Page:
Foreign aid, domestic saving and economic growth in retrospect : the case of Pakistan (1960 to 1988)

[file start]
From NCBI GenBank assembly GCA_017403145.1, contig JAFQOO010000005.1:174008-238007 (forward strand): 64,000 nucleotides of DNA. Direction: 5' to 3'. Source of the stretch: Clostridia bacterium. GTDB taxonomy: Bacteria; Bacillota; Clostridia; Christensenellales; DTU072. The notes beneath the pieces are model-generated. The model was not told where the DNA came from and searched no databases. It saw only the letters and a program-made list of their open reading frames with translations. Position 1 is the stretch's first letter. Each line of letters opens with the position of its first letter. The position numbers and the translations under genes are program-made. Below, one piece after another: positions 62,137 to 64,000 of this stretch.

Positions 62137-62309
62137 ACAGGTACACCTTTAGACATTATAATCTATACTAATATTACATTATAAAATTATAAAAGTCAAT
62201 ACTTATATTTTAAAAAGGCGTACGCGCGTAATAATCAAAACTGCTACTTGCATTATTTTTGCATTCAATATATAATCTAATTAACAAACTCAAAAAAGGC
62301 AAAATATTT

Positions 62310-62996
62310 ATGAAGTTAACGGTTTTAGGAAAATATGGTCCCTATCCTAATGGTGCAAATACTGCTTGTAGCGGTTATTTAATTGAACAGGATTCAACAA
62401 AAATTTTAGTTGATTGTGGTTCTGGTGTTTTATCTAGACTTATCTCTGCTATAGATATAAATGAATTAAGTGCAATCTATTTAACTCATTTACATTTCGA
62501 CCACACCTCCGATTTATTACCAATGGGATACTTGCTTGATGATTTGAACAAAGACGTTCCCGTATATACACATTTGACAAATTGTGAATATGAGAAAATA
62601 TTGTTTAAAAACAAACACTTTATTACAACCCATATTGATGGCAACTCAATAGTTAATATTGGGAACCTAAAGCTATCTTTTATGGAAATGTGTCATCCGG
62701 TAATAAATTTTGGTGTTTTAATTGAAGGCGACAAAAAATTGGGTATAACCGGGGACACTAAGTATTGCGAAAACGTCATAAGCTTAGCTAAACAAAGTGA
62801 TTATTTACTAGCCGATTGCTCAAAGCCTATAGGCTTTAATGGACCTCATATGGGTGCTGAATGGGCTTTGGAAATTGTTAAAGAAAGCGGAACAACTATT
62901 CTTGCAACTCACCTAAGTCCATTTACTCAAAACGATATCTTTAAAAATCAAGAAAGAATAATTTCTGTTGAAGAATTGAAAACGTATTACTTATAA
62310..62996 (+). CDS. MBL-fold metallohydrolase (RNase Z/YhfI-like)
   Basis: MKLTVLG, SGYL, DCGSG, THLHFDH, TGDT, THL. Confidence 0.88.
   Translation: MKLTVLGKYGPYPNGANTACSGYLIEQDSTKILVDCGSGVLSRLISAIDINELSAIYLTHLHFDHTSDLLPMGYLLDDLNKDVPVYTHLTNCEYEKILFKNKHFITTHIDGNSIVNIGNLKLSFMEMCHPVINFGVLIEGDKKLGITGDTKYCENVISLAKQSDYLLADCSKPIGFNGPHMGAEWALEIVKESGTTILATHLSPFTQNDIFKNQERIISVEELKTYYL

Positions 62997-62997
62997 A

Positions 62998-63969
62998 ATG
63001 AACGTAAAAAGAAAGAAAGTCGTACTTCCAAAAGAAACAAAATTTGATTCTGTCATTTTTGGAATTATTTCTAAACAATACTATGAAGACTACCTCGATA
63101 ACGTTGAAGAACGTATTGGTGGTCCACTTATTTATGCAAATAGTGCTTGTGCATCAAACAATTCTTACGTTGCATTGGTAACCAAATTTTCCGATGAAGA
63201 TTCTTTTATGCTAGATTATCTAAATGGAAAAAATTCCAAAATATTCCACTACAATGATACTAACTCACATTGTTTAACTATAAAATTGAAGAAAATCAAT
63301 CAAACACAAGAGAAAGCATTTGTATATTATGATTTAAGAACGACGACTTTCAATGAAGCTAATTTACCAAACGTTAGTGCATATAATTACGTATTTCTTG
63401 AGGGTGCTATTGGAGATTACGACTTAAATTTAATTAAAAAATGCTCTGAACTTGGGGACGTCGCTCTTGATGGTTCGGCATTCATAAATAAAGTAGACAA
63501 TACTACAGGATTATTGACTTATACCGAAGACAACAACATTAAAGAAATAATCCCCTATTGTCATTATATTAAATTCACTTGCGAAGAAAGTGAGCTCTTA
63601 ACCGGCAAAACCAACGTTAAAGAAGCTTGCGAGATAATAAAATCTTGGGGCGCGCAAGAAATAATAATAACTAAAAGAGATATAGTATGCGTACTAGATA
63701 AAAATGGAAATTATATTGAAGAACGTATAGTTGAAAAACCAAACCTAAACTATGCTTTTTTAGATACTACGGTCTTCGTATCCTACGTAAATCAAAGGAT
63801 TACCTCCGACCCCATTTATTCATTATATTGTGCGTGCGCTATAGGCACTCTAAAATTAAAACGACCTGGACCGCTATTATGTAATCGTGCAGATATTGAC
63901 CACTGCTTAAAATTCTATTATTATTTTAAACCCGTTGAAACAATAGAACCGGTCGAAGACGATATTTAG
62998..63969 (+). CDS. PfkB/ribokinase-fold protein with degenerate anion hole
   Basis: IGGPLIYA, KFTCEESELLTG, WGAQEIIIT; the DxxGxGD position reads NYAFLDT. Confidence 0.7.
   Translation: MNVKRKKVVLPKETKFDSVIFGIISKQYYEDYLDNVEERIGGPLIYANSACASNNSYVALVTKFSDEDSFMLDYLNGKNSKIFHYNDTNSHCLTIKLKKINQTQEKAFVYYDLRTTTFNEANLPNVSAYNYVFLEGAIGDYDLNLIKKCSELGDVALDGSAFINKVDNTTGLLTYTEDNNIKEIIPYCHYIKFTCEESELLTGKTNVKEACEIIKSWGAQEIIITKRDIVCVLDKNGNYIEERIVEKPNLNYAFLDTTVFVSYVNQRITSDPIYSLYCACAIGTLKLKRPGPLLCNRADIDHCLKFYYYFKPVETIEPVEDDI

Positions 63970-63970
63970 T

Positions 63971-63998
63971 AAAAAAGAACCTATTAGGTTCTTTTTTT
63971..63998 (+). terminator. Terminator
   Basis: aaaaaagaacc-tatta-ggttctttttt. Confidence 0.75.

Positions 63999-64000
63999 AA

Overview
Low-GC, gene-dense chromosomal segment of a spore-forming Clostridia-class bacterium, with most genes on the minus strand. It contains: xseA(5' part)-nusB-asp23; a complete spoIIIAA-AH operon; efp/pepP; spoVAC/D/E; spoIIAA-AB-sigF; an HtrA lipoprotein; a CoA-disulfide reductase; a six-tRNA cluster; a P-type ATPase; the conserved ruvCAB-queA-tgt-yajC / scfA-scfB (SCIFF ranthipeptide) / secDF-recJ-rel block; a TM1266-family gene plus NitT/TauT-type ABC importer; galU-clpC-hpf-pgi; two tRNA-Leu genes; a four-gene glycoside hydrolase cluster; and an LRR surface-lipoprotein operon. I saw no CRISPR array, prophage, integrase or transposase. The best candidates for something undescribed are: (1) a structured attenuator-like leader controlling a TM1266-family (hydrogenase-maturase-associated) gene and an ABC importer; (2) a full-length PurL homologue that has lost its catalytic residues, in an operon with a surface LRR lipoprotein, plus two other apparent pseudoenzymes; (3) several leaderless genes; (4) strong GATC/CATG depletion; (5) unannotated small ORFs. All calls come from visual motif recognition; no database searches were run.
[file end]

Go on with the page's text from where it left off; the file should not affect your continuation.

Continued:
This study focuses on the relationships between foreign aid, domestic saving and economic growth in Pakistan between 1960 and 1988. The relationship between foreign aid and domestic saving is extensively analysed, and it is argued that there is no direct one-to-one measurable relationship between them because of unquantifiable social, political, and institutional factors. The analysis concludes that at times political rather than economic criteria were used by donors for giving aid, and that the failure to adequately emphasise economic criteria was the cause of the low rate of domestic saving in Pakistan. Statistical analysis provides positive, but not significant co-efficients of correlation between the current values of foreign aid and economic growth. Analysis of the structure of GDP shows that the major part of GDP growth consisted of expansion of services, which included an overwhelming expansion of 'unproductive' services, such as public administration and defence. These activities were largely financed by foreign aid. The study also considers the persistent balance of payments deficit and mounting debt service obligations, and it concludes that to maintain high rates of growth in future calls for strenuous mobilisation of large amounts of domestic resources for productive investment.